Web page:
But this is much more than a floating United Nations – from the moment you step aboard you are made to feel special by the cheerful and friendly crew.
We sailed from Genoa in northern Italy for a seven-day Mediterranean cruise on this 18-deck ship with 3,272 other passengers.
If you think that sounds too crowded and busy for comfort, you’d be wrong. This massive ship has acres of sunbathing space around five pools, including one with a sliding roof and an impressive 12 spa baths.
Under the command of Captain Mario Stiffa and his fellow Italian officers, the 1,325 crew – all on a personal mission to make sure you have a good time – help the Fantasia to glide effortlessly around the Med.
And all those Italians with white uniforms and epaulettes mean you can expect pasta to die for – of course, they wouldn’t stand for anything less than how their mamas made it.
There is plenty to do on board and ashore, while the itinerary takes in some of the most popular destinations in the Mediterranean as part of a “classic” western Med cruise of places you will never tire of visiting.
Our first stop was over the border in France, at Marseille, then Barcelona in Spain, over to north Africa for Tunis, into the grand harbour of Valletta in Malta and back to Italy for Messina and Civitavecchia – the port where ships line up to disgorge their passengers for the dash to Rome.
All of these are places where you can enjoy a short visit or return for a long weekend.
But you might have seen some destinations so often that you want to stay on board and enjoy a lazy day by the pool while the ship is quiet.
The ship tailors excursions to suit all tastes and pockets – culture vultures as well as adventure-seekers – or you can just walk down the gangplank and explore by yourself.
Then it was back to Genoa, a much underrated port city, which once rivalled Venice for wealth and prestige. Visit some of the spectacular museums and art galleries in the grand palaces.
Once a grimy place bypassed by those dashing to cruise ships and ferries to Sardinia, it has transformed itself since becoming European Capital of Culture in 2004 and opening dozens of wonderful historic buildings.
It is a treat, as they are less crowded than the better-known hotspots of Italy and everything is cheaper than the bigger names on the tourist map.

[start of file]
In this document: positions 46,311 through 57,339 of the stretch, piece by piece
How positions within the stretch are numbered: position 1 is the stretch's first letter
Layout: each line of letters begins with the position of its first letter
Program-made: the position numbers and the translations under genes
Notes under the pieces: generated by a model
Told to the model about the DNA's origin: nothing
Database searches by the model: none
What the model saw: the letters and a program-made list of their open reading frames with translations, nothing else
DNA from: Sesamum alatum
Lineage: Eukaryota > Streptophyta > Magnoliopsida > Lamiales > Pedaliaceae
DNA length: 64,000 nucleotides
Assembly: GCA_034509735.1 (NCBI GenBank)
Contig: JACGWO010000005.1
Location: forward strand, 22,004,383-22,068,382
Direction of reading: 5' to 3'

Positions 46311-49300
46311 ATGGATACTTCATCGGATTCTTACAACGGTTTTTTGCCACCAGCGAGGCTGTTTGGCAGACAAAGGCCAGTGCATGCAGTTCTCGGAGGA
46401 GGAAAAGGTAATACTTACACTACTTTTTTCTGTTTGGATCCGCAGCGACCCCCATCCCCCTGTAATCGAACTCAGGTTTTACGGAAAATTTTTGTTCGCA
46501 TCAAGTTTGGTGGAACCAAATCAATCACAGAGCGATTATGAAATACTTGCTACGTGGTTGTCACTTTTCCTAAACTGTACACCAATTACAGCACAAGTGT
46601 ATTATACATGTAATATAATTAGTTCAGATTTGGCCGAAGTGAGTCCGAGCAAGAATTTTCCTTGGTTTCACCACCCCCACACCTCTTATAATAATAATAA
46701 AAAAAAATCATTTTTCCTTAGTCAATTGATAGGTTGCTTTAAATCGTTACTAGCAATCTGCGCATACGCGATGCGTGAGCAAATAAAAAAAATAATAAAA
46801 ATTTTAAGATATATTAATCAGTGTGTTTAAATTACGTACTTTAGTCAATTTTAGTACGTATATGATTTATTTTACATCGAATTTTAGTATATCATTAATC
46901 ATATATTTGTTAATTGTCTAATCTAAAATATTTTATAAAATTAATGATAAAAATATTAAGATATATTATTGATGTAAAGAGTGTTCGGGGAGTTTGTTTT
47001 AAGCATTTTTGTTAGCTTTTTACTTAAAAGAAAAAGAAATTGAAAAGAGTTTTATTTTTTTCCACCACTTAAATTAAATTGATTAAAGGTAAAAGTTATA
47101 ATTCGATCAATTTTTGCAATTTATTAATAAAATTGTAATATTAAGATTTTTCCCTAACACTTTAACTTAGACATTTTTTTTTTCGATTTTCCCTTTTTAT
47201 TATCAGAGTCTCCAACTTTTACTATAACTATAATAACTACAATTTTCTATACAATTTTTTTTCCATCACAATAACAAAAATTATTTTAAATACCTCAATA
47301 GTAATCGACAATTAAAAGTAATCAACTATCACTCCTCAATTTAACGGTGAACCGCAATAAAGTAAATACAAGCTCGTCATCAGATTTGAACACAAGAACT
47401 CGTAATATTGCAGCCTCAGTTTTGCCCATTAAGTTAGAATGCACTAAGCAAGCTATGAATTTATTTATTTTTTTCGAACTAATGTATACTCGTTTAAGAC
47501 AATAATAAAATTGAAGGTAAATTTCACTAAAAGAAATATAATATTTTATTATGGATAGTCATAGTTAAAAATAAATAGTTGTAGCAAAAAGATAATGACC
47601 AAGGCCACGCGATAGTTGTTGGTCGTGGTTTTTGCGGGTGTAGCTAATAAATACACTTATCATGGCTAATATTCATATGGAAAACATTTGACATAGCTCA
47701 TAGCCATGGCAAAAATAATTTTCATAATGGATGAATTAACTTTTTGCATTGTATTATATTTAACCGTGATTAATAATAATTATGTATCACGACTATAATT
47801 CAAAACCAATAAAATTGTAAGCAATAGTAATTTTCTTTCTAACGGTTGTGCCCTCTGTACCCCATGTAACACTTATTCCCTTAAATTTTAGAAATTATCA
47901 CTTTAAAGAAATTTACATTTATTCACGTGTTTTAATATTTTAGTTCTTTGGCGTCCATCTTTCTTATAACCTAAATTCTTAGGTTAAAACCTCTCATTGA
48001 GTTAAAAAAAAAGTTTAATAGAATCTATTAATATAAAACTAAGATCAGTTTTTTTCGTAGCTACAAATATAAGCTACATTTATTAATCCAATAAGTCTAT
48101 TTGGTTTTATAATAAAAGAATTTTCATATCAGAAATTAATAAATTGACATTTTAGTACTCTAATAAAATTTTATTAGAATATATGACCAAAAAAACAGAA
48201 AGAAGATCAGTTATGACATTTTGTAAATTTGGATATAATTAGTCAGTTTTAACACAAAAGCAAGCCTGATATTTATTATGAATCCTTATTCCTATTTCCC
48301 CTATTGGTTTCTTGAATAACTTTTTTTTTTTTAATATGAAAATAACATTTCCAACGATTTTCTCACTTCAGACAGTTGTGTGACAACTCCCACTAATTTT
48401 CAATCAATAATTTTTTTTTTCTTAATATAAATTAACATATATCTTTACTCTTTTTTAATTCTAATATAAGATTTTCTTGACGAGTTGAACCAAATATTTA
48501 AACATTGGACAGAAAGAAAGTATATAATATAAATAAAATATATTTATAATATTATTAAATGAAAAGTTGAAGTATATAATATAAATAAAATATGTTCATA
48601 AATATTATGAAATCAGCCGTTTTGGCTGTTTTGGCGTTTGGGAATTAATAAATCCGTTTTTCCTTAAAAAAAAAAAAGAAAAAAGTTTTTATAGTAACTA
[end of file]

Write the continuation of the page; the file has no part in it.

The ship has all the usual attractions plus much more, such as a 4D cinema, F1 simulator and wine tasting bar as well as the expected casino, disco, theatre, art gallery, shops and a very relaxing spa.
There’s a different pasta dish for every lunch and dinner on the ship, but you will also find everything from Tex-Mex to more traditional dishes, as well as a very popular pizzeria.
One day we found an excellent buffet selection of Indian food with chicken korma and a fiery madras… you will not will go hungry, with virtually non-stop food – and that cheeky midnight buffet for the night owls.
Forget the corny jibes about cruise ship crooners, too, as there are excellent musicians to entertain you from a classical quartet to jazz and swing bands at various bars around the ship before and after dinner.
And there are dance classes, shows, discos or karaoke to keep you busy late in to the night.
But for the ultimate in luxury cruising, MSC has a trump card for those wanting that extra wow factor.
Seasoned cruisers will tell you that the shipping lines are trying various ways to make holidays extra special with restaurants under the names of celebrity chefs and reserved areas for sunbeds and pampering.
However, they can add a substantial sum to the final cost of your holiday.
So, MSC has come up with a radical solution called The Yacht Club, which is basically a ship within a ship. It’s an exclusive haven around the bridge deck area, with a pool and sundeck, a luxury lounge and bar and even has its own French-themed restaurant.
It is all swipe card entry to 99 suites with spacious balconies, butler service and its own 24-hour reception desk where nothing is too much trouble.
Ask where you can get online and they lend you a laptop. If you want lobster or fillet steak, it’s yours.
The only thing they can’t conjure up is a win in the casino, but you can’t have everything.
Of course, it comes at a premium price, but regulars on the cruise scene think it represents excellent value for money for a big birthday, anniversary or honeymoon.
Everything, literally everything, is included – even tipping, so that old “should I, or shouldn’t I give extra” dilemma on ships is solved.
There is no charge if you dive into your minibar and drinks on deck or with meals are free, too, so no having to sign slips of paper while you are enjoying yourself.
Finally, they ask you if you’d like your favourite newspaper delivered. Free, of course. My Daily Mirror arrived in full colour, courtesy of satellite and laser printing, and was lovingly glued together.
At the end of the day, this is the nearest us mere mortals will get to a taste of life on board a private superyacht. So, if you ever get the chance, splash out and live like a billionaire – well, for a week anyway.
A seven-night Med cruise on the MSC Fantasia staying in The Yacht Club costs from £1,579pp , including 24-hour butler service, complimentary drinks, exclusive suites, pool, spa, restaurant and private lift. A non-Yacht Club cruise costs from £499pp. Flights extra. Call 0844 561 7412.
For a cheaper option, Teletext Holidays has 8 nights aboard the MSC Opera from £619pp - based on 2 sharing.
By Mark Ellis
Courtesy Mirror UK
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